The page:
“They like to argue the case in some words that aren’t true but are alarming to people about abortions that must take place in the late term, the health of the mother whatever, but they describe it terribly, and it has a market. That’s why they do it. What woman should know is this is not about just that. It’s about family planning, and access to women’s health, it’s about in vitro fertilization to have babies.”
The Catholic Church is opposed to both birth control as well as in-vitro fertilization.
Pelosi also decried the discharge petition effort for the Born-Alive Abortion Survivors Protection Act currently on the House floor, saying it was a bunch of “guys, guys, guys, just white guys, guys signing for their discharge petition in a way that doesn’t represent the truth of what they are putting down there.”
The discharge petition has been signed by nearly every Republican representative, as well as three Democrat representatives. Eighteen more signatures are required before the bill can be heard.
The Born Alive bill does not impact abortion access, but would penalize doctors who do not perform appropriate care to infants who are born alive after an abortion procedure.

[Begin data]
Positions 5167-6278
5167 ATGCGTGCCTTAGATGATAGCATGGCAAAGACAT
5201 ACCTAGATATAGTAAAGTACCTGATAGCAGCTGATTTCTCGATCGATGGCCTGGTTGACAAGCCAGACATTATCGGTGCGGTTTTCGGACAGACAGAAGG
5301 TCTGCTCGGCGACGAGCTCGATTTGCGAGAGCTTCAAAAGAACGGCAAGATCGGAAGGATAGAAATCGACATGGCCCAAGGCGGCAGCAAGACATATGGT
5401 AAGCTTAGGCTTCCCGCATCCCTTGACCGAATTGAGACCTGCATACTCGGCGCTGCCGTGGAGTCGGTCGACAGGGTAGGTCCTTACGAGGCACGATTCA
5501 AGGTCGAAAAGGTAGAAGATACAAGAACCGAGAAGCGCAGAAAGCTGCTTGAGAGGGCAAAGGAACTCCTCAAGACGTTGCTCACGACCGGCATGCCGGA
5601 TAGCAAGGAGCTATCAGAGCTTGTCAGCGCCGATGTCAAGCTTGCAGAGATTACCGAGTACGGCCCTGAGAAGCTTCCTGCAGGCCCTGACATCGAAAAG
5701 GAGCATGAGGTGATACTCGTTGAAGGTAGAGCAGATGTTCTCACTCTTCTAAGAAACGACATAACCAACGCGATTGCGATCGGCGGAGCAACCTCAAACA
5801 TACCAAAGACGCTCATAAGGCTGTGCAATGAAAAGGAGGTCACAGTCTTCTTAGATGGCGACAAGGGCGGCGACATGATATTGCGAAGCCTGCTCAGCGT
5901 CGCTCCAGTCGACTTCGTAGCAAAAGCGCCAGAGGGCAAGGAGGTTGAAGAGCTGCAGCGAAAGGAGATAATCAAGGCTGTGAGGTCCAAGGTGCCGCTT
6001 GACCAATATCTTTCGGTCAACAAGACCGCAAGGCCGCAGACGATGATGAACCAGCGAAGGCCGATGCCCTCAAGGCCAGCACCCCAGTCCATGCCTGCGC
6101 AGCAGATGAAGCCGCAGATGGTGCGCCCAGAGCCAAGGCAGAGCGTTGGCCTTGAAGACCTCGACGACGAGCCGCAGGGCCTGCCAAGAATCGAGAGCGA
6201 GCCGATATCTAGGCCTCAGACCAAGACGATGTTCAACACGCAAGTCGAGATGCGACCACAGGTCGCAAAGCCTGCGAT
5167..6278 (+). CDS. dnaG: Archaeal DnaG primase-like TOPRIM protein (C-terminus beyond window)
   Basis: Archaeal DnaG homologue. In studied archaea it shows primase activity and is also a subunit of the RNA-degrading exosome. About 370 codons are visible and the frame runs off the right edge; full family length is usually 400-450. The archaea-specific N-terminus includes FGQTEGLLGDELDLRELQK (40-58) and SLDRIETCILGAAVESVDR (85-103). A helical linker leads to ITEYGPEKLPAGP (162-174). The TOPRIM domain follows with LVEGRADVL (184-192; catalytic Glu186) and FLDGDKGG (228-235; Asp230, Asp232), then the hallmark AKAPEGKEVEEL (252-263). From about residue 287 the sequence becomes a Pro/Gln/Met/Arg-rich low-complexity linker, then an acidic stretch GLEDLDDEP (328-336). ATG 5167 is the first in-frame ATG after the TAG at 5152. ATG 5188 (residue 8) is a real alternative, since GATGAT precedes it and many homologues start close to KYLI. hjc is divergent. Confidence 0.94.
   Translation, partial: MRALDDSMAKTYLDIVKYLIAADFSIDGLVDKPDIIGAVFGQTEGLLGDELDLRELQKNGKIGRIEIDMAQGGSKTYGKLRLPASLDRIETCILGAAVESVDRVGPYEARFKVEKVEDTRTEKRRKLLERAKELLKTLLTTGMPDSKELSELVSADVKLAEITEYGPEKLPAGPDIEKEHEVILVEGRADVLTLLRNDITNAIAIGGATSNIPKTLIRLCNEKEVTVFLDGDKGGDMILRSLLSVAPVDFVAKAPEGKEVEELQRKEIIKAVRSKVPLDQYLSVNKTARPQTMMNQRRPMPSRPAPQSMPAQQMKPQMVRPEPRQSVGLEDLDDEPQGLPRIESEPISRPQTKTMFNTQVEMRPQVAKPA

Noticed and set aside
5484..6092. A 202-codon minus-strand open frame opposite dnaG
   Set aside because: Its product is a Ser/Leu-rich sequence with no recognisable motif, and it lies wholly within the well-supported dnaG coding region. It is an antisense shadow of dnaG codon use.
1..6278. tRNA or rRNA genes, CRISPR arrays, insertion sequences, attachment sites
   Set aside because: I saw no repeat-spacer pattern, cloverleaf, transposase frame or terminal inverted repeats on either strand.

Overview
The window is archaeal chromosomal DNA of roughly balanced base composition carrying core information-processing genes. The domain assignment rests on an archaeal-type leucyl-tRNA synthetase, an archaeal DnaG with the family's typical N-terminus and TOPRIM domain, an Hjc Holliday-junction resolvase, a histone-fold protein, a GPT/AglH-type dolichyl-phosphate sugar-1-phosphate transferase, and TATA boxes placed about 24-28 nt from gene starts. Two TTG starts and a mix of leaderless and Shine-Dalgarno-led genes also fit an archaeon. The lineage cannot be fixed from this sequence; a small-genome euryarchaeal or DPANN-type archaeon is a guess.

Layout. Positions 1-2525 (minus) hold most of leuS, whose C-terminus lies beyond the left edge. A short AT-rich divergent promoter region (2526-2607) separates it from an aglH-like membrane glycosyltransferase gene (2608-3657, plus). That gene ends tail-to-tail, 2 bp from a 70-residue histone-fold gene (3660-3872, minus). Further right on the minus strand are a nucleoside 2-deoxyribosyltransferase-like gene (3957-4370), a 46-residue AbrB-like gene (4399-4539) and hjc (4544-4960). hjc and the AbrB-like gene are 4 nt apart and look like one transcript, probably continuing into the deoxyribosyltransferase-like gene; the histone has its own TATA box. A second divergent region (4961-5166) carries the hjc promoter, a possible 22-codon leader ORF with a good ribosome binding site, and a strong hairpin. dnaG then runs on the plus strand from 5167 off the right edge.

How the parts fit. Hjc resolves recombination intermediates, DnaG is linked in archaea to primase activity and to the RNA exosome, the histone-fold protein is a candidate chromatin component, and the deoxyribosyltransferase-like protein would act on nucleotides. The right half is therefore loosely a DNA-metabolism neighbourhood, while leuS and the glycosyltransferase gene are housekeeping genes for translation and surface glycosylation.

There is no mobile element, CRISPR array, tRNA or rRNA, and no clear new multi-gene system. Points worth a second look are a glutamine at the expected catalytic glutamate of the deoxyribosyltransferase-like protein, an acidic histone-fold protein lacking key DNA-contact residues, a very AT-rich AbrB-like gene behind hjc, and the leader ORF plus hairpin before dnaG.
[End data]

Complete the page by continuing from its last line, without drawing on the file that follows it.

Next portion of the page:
Pelosi’s comments follow a growing number of Democrats who have made prominent defences of abortion in recent days. Former Vice President Joe Biden, and Mayor of South Bend Pete Buttigieg, who are both running for president, recently affirmed their support for the right to terminate a pregnancy.
Biden said that he would support federal legislation to enshrine access to abortion, and Buttigieg chastised men for not doing more to fight for abortion rights. Both Biden and Buttigieg were baptized Catholic, although Buttigieg now attends an Episcopalian church.
Rep. Dan Lipinski (D-IL), one of the few remaining pro-life Democrats in Congress, is facing a second successive primary challenege. Rep. Cheri Bustos (D-IL), the head of the Democratic Congressional Campaign Committee (DCCC), canceled a fundraiser for Lipinski amid speculation she was pulling support in response to Lipinski’s support for life issues.
“I’m proud to have a 100 percent pro-choice voting record and I’m deeply alarmed by the rapidly escalating attacks on women’s access to reproductive care in several states,” said Bustos in a statement, although she did not specifically cite this reason for why the fundraiser was canceled.
Last year, the DCCC declined to endorse Lipinski until it was pointed out that their bylaws required they support incumbent candidates.
Lipinski’s challenger, Marie Newman, is a strong supporter of abortion rights.